Crippen remembers the 300,000 disabled people murdered during WW2

I was recently given the opportunity to work on the D4D’s ongoing research project that is investigating, amongst other subjects, the question of eugenics and the horrendous experiments conducted on disabled people between 1942 and 1945.

This article discusses sensitive subject matter, so please only read it if and when you feel comfortable to do so and take care of yourself when you do.


Contributions to the project include harrowing accounts of disabled people ripped from their lives in the peaceful pre-war Holland into the nightmare that followed Germany’s invasion of their country during the second world war. One account in particular concerned Dutch university Professor Alexander Katan. He is remembered by fellow prisoner Josef Herzler, who was one of the few people to survive the Mauthausen concentration camp in Austria:

“I especially remember a Dutch professor (Alexander Katan). He was a phenomenon of a person. If I were to describe his appearance, I have to say that he had dwarfism … He was very intelligent. He was a university professor and spoke seven languages fluently.”

Another inmate recalls how Professor Katan was displayed in the corner of the (concentration camp) block … all day long. Lots of Nazi SS men and doctors, also from other camps, came to see him … various medical experiments were conducted on him and after several months he was killed with an injection to the heart. Afterward, photographs of his skeleton were displayed.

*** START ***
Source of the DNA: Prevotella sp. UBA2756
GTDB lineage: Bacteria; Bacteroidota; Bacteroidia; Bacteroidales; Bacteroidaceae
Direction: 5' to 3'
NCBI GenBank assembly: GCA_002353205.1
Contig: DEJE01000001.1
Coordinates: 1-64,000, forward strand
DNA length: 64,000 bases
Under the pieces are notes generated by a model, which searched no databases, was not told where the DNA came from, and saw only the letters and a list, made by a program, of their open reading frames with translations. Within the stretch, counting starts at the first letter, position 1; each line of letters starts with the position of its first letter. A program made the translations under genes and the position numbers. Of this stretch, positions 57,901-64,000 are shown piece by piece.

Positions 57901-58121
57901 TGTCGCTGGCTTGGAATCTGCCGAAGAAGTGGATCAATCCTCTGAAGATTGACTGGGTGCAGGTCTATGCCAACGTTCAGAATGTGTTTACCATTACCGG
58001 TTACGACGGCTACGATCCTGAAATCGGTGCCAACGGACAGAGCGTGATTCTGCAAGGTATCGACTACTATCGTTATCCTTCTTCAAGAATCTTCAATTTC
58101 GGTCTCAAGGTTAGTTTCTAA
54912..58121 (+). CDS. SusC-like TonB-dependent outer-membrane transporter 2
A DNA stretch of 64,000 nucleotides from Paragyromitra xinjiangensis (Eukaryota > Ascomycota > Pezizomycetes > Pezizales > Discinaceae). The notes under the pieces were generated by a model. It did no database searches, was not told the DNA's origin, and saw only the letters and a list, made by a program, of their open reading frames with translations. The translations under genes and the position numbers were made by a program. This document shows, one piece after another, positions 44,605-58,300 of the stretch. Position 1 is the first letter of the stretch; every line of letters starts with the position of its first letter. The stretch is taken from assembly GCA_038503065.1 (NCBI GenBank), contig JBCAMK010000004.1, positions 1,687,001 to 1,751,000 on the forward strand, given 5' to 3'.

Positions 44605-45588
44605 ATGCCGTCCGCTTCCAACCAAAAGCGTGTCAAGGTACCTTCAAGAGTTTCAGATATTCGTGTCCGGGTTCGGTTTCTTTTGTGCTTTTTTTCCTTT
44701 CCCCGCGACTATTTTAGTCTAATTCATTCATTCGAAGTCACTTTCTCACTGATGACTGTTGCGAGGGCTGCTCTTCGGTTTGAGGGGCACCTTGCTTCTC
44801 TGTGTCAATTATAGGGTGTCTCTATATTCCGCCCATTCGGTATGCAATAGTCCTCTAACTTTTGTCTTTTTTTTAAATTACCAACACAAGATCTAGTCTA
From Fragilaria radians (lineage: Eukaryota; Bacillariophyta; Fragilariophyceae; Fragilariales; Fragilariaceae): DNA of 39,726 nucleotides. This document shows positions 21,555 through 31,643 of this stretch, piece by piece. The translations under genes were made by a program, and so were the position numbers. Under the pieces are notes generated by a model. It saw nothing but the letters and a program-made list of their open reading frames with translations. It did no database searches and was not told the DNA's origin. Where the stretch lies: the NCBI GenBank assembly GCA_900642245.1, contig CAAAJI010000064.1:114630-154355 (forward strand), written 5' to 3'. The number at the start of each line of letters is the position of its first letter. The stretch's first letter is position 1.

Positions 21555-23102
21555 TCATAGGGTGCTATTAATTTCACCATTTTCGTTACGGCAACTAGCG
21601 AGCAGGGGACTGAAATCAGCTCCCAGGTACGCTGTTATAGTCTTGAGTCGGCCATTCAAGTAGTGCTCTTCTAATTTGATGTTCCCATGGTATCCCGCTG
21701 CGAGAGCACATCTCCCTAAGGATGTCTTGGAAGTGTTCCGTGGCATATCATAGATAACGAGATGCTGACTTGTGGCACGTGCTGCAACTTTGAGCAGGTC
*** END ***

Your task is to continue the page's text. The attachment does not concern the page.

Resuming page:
It is now part of public record that by the end of World War II, an estimated 300,000 disabled people, including those with a mental illness or a learning disability had been gassed or starved, their fates hidden by phony death certificates and then largely overlooked among the many atrocities that were to be perpetrated by Hitler’s Third Reich in the years to follow. Many of these people were murdered by doctors from most of the occupied countries to further work on the Nazi’s Euthanasia and Eugenics programs.

A monument, outside of the Willem Arntsz Hoeve, a German mental hospital [sic] is all that remains to mark the atrocities inflicted upon mentally ill and learning disabled people there during the 1940s. It consists of a large, shaped sheet of reflective metal with the words:

‘They died like snow before the sun – 1942 to 1945’.

Lest we forget.

Description of cartoon for those using screen reading software Two haggard-looking white males wearing striped prison uniforms with a black triangle sewn onto their left breast are standing against a wall, On the wall is a sign that reads ‘ Achtung – behindert zum bearbeites’ (which roughly translated means ‘Attention – processing of disabled people’). On the ground by them are two big containers with ‘Giftige Chemikalien’ and a skull and cross bones painted on the front (roughly translated this means ‘poisonous chemicals’). Some yellow liquid is leaking from one container. A piece of text runs along the bottom of the cartoon with the words: ‘ between 1942 and 1945 it is estimated that 300,000 disabled people were murdered by doctors acting on behalf of the SS.’

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